California’s second class access to justice


Editors note: This is the first in a three-part about problem’s with Californian’s access to the federal court system.

Maps can tell you a lot. Where you are. Where you want to go. How to get there. Sometimes they can tell you “why” things are the way they are. Most of us don’t think about maps that lay out the Geographic Boundaries of the United States District Courts. But when Kelly Gearhart’s real estate financing fraud got him indicted by a federal grand jury, his victims suddenly found that the map of the U.S. Central District of California meant that they had to travel 230 miles to the federal court in Los Angeles.

Witnesses had to travel these miles. Jurors, drawn from Kern, Santa Barbara, Ventura or Los Angeles counties had little or no connection to the San Luis Obispo communities that had been victimized. The concept of a “public trial” is, itself, strained when trails are held in such distant courts.

U.S. Code, Title 28, § 84 “gives” California four geographically giant U.S. court districts with only a few federal judges concentrated in only a few cities.

It is easy to compare if one flips the State of California over to cover the eastern seaboard at the same latitude. It would cover southern Georgia up to northern New Jersey.

Substantially all of eight states would be covered. Eleven U.S. court districts exist in the same area.

Forty-eight million people live within those eleven federal districts, served by 160 total federal judges. Districts are small. Folks don’t to need to travel as a party, a witness, or as a juror, more than 96 miles. For every 300,000 souls, there is at least one sitting federal judge available to try cases, whether those cased be civil, admiralty or criminal. In Delaware, the ratio is one federal judge for every 166,667 people.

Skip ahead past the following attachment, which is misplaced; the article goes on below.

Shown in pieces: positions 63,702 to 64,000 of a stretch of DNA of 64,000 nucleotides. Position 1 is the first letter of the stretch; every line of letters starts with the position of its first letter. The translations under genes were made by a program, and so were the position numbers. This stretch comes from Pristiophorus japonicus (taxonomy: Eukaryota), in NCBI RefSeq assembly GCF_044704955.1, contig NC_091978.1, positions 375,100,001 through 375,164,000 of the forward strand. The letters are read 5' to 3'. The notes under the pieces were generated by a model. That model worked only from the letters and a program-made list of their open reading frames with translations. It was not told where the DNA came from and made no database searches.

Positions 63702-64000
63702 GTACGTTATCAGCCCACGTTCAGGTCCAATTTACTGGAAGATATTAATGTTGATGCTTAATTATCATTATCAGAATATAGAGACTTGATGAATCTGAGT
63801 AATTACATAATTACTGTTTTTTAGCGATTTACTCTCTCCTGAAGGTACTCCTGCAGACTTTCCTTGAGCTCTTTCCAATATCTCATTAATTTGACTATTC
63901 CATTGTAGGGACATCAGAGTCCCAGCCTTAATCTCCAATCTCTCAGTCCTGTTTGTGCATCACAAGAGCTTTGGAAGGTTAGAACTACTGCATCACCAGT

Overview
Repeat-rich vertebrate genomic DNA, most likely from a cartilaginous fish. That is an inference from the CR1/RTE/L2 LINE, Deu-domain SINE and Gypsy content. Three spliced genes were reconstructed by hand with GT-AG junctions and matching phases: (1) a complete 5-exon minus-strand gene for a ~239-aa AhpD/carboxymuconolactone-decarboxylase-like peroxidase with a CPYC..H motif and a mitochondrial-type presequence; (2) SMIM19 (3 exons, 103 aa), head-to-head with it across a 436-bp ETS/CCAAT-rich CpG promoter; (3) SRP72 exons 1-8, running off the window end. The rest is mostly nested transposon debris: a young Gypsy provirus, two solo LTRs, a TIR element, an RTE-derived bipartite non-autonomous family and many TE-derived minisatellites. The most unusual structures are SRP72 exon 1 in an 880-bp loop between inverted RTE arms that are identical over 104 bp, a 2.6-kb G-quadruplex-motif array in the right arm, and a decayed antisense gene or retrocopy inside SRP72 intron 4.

Forty million Californians have only half the federal district court judges. The ratio here is one federal judge for every 500,000 Californians (an Assembly District’s population).

The size of districts denies access to justice. The northern district runs from the top of San Luis Obispo County to Oregon: 470 miles long. The eastern district is 600 miles long. Parties, witness and jurors frequently must travel over 300 miles just to access a court.

Our own Central District is little better. A party, witness or juror from Cambria or Paso Robles must travel 250 miles to one building where almost all the federal judges serving Kern, San Luis Obispo, Santa Barbara, Ventura and Los Angeles counties sit in central Los Angeles.

Californian’s have second class status when it comes to having access to federal justice. Whether that is civil rights justice, criminal justice, or consumer rights justice, Californians have been left out. Congress won’t fix this unless California asks them to.

Stew Jenkins is a San Luis Obispo County attorney practicing in San Luis Obispo since 1978. Jenkins’ handles municipal law, Brown Act and Public Records Act cases, estate planning and family law. He supports open government, the rights of working people to organize unions, growing the local economy with project labor agreements, the right of all people to health care and equal access to justice.